Let's get the praise out of the way right off. Bernardo Bertolucci --- known to most moviegoers for his Oscar-winning "The Last Emperor" and his down-and-dirty "Last Tango in Paris" --- made "The Conformist" at 29. It is a young man's film, drenched in ambition. It is also Bertolucci's greatest film. Indeed, it is one of the ten greatest films I've ever seen.

My reasons?

First, "The Conformist" is beautiful in the extreme. The cinematographer was the great Vittorio Storaro, and his color palette is so exquisite that Francis Ford Coppola watched this film over and over before making "The Godfather" --- and then hired Storaro to shoot "Apocalypse Now." The production designer was Ferdinando Scarfiotti, whose credits include "Death in Venice" and "Scarface." And Georges Delerue, who did the scores for "Jules and Jim" and "Platoon", composed the music.

Then there is the acting. Trintignant is one of the most familiar faces in French cinema; this is the performance of his life. But mostly, I want to praise Dominique Sanda, then just 22 years old and making only her third movie.
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Format: Blu-ray Verified Purchase
[This review pertains to the 2014 US Blu Ray edition only.]

I love this film. I have previously owned it on VHS and DVD and I've watched it at least 50 times. I couldn't wait for Blu Ray and it does not disappoint. To be sure, the original material is subject to the limits of production that existed at the time it was made. Much of the movie is shot in softer focus than we are accustomed to these days. The titles still suffer from some color bleed and the soundtrack is still a bit tinny. But this is an art house movie. No one is ever going to underwrite a complete Blu Ray remaster and overhaul.

Instead, you can expect a HD transfer of a pristine print, giving you access to more of the cinematography, as it was intended for the big screen. This turns out to be very important, since this is universally acknowledged to be a masterpiece of cinematography. The images acquire a remarkable depth of field, and I found myself noticing details I'd never seen before. I found the extent to which this change alone amplified the film's drama and pathos quite remarkable.

The translation is also very, very good. Previous subs and dubs have failed to capture the literary nuance of the script, adapted from Alberto Moravia's masterpiece of the same name. Somehow the English dub here has been improved dramatically over it's incarnation in DVD, and a LOT more of the book comes through. It's not clear to me exactly what they did to fix it. The voices sound identical, and the memorable lines have been translated in the same way, but the speech fits the action much, MUCH better than the DVD sub did. Watching the English dub with Italian subtitles (and vice versa) gives access to much more of the Italian script than was possible with previous editions.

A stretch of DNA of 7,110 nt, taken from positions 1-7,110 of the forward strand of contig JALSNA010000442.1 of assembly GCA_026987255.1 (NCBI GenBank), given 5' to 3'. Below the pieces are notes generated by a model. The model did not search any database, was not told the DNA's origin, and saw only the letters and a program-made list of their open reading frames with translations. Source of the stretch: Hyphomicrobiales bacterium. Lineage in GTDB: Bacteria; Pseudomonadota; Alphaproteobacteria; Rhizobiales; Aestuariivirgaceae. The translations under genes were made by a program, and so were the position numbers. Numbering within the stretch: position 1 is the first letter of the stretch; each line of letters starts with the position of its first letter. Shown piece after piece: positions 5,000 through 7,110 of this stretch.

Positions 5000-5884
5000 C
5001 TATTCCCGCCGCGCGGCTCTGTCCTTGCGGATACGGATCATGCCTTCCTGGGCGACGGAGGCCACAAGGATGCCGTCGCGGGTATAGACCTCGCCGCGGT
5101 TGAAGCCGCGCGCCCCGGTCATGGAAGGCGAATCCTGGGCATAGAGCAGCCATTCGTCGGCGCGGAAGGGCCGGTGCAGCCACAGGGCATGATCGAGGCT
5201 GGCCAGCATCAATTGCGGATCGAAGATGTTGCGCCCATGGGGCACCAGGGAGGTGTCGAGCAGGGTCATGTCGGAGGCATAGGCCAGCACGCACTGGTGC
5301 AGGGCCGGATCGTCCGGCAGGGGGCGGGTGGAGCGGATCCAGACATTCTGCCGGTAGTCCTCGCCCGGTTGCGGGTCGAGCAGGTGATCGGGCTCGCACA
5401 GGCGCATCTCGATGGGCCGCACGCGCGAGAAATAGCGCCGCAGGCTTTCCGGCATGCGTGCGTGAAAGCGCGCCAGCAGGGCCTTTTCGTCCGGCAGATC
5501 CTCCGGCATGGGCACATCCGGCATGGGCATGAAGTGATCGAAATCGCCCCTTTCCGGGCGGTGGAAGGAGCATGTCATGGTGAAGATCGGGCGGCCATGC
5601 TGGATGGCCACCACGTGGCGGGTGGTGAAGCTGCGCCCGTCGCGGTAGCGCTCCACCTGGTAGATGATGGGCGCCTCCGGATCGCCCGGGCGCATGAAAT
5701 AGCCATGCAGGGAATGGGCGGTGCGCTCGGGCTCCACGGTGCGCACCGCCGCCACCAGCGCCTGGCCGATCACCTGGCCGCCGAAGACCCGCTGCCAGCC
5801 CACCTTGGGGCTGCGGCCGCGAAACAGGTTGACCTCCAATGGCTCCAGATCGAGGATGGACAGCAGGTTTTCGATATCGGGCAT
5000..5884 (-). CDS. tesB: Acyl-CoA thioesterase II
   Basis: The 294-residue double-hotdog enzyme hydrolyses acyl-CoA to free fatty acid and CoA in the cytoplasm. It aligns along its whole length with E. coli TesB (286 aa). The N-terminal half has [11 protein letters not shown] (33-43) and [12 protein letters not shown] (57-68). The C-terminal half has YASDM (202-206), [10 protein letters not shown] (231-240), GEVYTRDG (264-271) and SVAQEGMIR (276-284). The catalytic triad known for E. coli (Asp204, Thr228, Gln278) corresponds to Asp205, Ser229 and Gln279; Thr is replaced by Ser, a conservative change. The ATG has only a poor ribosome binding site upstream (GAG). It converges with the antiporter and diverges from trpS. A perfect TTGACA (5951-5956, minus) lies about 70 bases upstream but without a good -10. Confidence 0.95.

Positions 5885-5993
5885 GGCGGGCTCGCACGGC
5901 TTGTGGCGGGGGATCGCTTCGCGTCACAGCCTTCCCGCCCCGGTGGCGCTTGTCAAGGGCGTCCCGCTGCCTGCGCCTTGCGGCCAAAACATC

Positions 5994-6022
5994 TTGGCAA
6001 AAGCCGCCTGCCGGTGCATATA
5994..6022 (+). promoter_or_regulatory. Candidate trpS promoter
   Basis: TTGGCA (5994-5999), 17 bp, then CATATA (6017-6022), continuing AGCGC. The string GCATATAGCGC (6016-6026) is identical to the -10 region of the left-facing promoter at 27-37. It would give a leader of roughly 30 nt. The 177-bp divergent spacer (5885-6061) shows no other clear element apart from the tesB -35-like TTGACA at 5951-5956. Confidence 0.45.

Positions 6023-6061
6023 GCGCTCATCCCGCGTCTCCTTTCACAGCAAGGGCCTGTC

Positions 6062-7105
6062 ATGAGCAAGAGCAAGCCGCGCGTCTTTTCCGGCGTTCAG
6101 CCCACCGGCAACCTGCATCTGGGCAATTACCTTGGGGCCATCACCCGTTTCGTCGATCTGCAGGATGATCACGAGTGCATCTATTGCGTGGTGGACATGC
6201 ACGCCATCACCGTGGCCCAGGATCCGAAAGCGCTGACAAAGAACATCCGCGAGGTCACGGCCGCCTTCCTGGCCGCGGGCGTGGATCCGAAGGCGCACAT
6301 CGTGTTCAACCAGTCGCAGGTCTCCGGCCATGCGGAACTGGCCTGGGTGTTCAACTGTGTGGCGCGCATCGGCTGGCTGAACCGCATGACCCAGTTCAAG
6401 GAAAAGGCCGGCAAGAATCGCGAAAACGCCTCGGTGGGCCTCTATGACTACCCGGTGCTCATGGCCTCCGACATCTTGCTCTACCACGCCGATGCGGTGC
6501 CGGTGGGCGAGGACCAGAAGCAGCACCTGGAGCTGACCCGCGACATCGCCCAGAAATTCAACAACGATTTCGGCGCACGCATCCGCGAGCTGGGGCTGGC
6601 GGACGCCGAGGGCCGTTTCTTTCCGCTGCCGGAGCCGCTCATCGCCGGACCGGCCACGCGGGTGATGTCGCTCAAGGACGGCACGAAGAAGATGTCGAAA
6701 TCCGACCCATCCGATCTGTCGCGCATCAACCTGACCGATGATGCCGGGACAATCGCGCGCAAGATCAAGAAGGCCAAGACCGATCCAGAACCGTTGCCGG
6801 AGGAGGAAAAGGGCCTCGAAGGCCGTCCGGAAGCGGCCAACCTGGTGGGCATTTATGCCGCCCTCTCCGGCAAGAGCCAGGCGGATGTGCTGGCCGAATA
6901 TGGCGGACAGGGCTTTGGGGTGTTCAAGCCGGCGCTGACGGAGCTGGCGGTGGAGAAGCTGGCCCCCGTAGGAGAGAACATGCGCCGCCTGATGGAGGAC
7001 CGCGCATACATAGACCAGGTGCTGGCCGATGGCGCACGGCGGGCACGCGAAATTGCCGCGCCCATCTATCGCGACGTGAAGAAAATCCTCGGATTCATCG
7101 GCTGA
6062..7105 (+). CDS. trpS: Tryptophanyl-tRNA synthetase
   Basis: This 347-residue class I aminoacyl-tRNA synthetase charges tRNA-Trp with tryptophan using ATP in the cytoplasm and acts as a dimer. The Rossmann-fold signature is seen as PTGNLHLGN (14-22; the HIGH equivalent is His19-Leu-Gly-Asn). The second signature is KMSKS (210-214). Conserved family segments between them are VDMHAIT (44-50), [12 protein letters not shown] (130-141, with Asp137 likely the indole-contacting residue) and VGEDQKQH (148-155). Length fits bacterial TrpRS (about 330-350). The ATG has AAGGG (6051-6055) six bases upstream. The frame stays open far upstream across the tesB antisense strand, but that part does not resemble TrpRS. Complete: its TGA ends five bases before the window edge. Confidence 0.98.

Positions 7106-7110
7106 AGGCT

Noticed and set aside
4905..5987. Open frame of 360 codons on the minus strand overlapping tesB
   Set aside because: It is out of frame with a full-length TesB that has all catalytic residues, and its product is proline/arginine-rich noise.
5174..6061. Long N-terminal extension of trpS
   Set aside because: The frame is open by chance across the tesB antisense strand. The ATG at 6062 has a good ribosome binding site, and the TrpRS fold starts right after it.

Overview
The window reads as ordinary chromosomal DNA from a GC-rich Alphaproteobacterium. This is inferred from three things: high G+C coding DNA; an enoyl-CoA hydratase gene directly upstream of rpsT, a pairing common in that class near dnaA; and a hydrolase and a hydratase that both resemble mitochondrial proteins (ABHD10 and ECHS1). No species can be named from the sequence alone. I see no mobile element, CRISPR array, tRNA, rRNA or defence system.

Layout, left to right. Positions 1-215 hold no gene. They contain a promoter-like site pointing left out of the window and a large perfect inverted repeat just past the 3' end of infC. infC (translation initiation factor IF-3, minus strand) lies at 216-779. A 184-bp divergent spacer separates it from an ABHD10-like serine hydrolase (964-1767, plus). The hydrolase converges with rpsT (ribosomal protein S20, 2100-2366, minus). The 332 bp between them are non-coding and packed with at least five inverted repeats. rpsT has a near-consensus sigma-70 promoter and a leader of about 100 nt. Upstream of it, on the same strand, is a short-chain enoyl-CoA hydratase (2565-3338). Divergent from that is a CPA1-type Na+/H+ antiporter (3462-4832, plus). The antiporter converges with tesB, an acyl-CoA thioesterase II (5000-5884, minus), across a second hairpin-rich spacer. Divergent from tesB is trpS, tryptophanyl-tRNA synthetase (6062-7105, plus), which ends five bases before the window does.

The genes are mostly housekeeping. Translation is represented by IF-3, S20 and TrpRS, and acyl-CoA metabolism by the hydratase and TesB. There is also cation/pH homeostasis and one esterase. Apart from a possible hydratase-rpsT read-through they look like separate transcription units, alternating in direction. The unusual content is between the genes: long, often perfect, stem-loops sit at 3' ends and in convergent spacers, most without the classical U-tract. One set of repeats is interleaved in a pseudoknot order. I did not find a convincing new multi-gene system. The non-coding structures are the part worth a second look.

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Format: DVD
Break out the brass section, the DVD has arrived. This landmark film like fine wine, now that it has been remastered by cinematographer Vittorio Storaro, and presented with color intact in widescreen in Italian and French, emerges as a true classic. The dispicable VHS dubbed panned & scanned version that we have been watching for over 20 years can be "retired". Bernardo Bertolucci's truth is once again on display. This release sparkles with clarity, and we can thrill to the carefully presented imagery and the powerful symbolism.

Bertolucci, under 30 when he directed CONFORMIST, has become a wonderfully gifted and powerful force in cinema; and never more so than in this fledging effort. He must have storyboarded every moment. The film is tighter than a Rolex; no wasted seconds or icons. In this film he began to explore the vistas of sensuality and sexuality that only two short years later would blossom into THE LAST TANGO IN PARIS (1972); and then would spill out all over the lens and screen in his latest effort, THE DREAMERS (2003).

Alberto Moravia wrote the original novel at over 300 pages. Bertolucci did a marvelous job of extracting the essence of the protagonist, Marcello Clerici, and constructing a fabulous film, complex, lyrical yet brutal, beautiful yet shocking, shallow one moment and lethal the next, full of madness, repressed homosexuality, religious hypocracy, petty politicos, blind people, assassins, victims, and a never ending line of characters being cajoled or abused or eliminated or shamed or extolled. This is the Italy of the late 30's and early 40's, when the bald bulldog, Mussolini, strutted in the shadow of Hitler, dreaming of a new Roman Empire --about ordinary citizens who either resisted the Fascists or joined them.